off-topic would be posting about anna nicole's baby, etc.
but if a thought springs from the discussion
we want to explore that too,
sometimes the tangents are more important in the end
then the original topic.
so plz do not discourage the free association of ideas
merely to preserve some arbitrary artificial format.
we can always split off posts later
once the topic plays out.

#51 Bobcat

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Posted 12 April 2007 - 11:29 AM

So did you guys hear about anna nicoles baby? I guess the dad is....

Sorry. This is AWESOME!!!! Great work/idea rev, it'll really help people and their dry weights out! :eusa_clap Happy to be part of your congregation, Rev!

#52 Nabby

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Posted 12 April 2007 - 02:21 PM

Yes, I as well was making the association for the sake of mushroom organic vs. chemical growing. The part about rooting and cloning plants was in there because I copied the information about and recipe for willow water straight from another site. The intent being that people could use it as an organic alternative in this experiment, and the related plant-oriented responses reaffirmed the already known positive effects of the chemical in question. The suggestion that it might be used for cannabis as well was just a passing thought. Props to the Rev for the initial idea, and spacecowboy for the possibility of an organic alternative.

#53 reverend trips

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Posted 12 April 2007 - 05:10 PM

Still going strong:)
From left to right-
rye jar inoculated with spore syringe, rye jar inoculated with an lc , and the popcorn jar inoculated with an lc .
DSC00860.JPG
I can't get over how fast the popcorn is colonizing. I hear everyone saying how fast it is, but I guess I just had to see for myself. I may have to convert:headbang:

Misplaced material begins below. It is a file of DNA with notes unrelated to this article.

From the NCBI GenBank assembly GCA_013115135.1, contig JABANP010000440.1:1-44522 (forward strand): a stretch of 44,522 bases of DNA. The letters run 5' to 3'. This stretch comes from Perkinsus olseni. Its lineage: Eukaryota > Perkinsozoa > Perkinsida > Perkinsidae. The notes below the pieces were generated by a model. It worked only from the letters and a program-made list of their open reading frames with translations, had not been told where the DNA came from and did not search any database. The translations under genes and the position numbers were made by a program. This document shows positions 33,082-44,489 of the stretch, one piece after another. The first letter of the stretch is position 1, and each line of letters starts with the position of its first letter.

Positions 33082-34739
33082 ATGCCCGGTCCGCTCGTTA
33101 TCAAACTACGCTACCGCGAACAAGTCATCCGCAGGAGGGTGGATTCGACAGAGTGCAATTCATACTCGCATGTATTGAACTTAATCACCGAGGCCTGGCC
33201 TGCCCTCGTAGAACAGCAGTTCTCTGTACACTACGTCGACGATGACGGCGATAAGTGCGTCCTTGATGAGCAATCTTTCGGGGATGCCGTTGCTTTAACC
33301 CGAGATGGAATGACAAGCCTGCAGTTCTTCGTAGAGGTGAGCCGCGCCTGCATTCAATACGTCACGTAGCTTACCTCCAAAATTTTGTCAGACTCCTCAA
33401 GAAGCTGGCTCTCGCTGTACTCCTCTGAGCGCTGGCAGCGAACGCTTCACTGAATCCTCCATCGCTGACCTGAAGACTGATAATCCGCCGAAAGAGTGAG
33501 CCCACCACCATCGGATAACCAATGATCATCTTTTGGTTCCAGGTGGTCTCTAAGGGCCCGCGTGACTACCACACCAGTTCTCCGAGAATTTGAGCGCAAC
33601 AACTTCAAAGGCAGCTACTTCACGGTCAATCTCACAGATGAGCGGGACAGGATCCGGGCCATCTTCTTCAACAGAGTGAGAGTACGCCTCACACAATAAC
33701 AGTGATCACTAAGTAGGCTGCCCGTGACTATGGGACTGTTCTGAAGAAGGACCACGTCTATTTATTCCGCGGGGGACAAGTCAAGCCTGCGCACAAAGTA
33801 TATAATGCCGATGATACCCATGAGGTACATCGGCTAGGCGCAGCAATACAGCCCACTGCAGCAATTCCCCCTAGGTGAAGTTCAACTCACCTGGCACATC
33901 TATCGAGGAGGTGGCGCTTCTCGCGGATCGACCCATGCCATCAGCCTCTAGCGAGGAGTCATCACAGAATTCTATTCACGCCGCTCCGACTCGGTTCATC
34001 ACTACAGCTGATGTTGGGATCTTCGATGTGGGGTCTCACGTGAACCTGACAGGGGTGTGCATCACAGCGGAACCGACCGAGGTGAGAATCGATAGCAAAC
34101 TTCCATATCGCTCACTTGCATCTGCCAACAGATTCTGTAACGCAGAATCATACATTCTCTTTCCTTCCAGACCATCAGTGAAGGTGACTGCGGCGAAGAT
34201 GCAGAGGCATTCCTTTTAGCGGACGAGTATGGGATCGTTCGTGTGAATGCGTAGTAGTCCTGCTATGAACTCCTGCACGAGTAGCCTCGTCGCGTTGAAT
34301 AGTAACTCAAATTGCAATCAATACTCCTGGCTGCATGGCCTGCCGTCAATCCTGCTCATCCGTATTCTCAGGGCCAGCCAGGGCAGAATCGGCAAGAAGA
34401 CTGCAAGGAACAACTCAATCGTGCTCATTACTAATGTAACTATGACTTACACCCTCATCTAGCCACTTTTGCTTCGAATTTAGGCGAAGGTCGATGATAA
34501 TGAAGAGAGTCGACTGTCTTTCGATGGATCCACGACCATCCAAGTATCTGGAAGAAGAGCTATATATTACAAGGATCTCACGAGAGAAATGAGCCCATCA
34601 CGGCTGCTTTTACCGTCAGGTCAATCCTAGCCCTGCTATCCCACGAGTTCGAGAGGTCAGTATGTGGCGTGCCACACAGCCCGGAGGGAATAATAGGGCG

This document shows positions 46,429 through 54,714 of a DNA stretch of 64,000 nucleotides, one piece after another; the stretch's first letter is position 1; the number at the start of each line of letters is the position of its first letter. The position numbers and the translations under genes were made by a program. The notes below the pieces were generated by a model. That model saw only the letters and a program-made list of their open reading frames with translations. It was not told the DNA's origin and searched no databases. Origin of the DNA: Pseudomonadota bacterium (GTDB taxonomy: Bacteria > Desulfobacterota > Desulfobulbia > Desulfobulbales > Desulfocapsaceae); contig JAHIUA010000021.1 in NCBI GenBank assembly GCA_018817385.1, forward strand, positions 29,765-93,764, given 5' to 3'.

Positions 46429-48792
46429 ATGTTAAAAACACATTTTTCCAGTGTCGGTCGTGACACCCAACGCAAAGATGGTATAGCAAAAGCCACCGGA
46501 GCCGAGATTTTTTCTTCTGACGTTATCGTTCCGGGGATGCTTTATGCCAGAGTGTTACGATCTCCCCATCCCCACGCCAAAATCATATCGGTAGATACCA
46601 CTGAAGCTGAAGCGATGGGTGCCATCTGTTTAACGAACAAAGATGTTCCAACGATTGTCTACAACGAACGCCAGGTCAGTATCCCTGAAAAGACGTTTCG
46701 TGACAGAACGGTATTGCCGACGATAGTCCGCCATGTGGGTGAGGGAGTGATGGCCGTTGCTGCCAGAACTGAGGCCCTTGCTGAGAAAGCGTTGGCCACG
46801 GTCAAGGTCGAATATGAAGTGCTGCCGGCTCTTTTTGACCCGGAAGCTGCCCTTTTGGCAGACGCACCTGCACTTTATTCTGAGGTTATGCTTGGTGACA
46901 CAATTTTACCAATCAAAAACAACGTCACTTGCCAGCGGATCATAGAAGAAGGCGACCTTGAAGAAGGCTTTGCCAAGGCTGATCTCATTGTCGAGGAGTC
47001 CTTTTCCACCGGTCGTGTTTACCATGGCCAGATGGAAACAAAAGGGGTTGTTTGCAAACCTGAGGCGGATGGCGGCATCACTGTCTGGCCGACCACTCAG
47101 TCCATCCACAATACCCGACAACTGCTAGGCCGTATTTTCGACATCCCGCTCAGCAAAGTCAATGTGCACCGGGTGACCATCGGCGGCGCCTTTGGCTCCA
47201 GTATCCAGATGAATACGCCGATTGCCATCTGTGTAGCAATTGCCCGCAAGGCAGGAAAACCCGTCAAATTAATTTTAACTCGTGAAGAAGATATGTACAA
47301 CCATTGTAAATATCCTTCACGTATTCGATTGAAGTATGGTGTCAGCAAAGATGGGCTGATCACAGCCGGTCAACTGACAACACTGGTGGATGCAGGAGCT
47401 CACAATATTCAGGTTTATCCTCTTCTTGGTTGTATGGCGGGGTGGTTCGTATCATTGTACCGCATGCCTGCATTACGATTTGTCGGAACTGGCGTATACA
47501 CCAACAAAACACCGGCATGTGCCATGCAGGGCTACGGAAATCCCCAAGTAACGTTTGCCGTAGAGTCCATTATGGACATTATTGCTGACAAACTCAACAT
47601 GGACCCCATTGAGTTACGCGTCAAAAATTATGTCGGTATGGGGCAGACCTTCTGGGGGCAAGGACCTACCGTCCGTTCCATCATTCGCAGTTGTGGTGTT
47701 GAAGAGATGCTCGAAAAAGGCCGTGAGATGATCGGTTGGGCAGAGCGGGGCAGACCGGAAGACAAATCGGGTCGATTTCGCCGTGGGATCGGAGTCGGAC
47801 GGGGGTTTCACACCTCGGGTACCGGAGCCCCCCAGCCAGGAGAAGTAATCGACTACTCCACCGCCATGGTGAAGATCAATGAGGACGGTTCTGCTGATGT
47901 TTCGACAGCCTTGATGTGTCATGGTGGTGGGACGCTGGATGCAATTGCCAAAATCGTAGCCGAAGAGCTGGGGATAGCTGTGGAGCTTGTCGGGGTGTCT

So far so good, but I will not call it a success until I'm sampling fruits. I'll spawn the original fully colonized rye jar to a small ziplock style straw grow. I should get the time sometime this weekend.

Thanks again everyone!


Edited by Sidestreet, 08 October 2016 - 09:17 AM.


#54 Nabby

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Posted 12 April 2007 - 06:12 PM

So I wonder if the Salicylic Acid remains active with keeping out contamination after the cleansing, or is just a pre-sterilization agent? I may have to take this idea a step further and inoculate a couple jars, and leave one open to the air to see how long it takes to contaminate, or if the myc can overgrow the whole jar before infection. If this does in fact make a huge impact, this could open up a whole new world of ease for G2G transfers.

#55 reverend trips

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Posted 12 April 2007 - 06:23 PM

This seems to be effective with bacteria. Not fungi. I would expect you would see green if you were to leave the jar open.

#56 TVCasualty

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Posted 13 April 2007 - 03:12 PM

Hip, I wasn't talking to spacecowboy, I was referring to the emerging discussion of the hopes and dreams of aspiring gardeners, not the mere mention of aspirin or it's various antibacterial-related uses. My unusually indirect and apologetic wording indicate my hesitancy to say anything in the first place, but being a "Mod" means I'm expected to "do" things, and I thought occasional gentle etiquette reminders was one (as mods have previously reminded me). In other words, I thought I was doing it right. Also, in the future I'll be specific so as to avoid ambiguity about the subject.

spacecowboy: your comment was, imo, totally on topic and kept the pace of thread. No worries, bro!

It's comforting to know that this and all other replies related to my comment can be edited or even plucked and deleted from the thread if it's selected for ar/chiving, especially since my comment has strayed the thread further off-topic than the reply that prompted mine! "Helping out" is funny that way sometimes, and why I don't barge in yelling and lecturing (helps me show less of my ass if I must show it at all).

-------------------------------------------------------------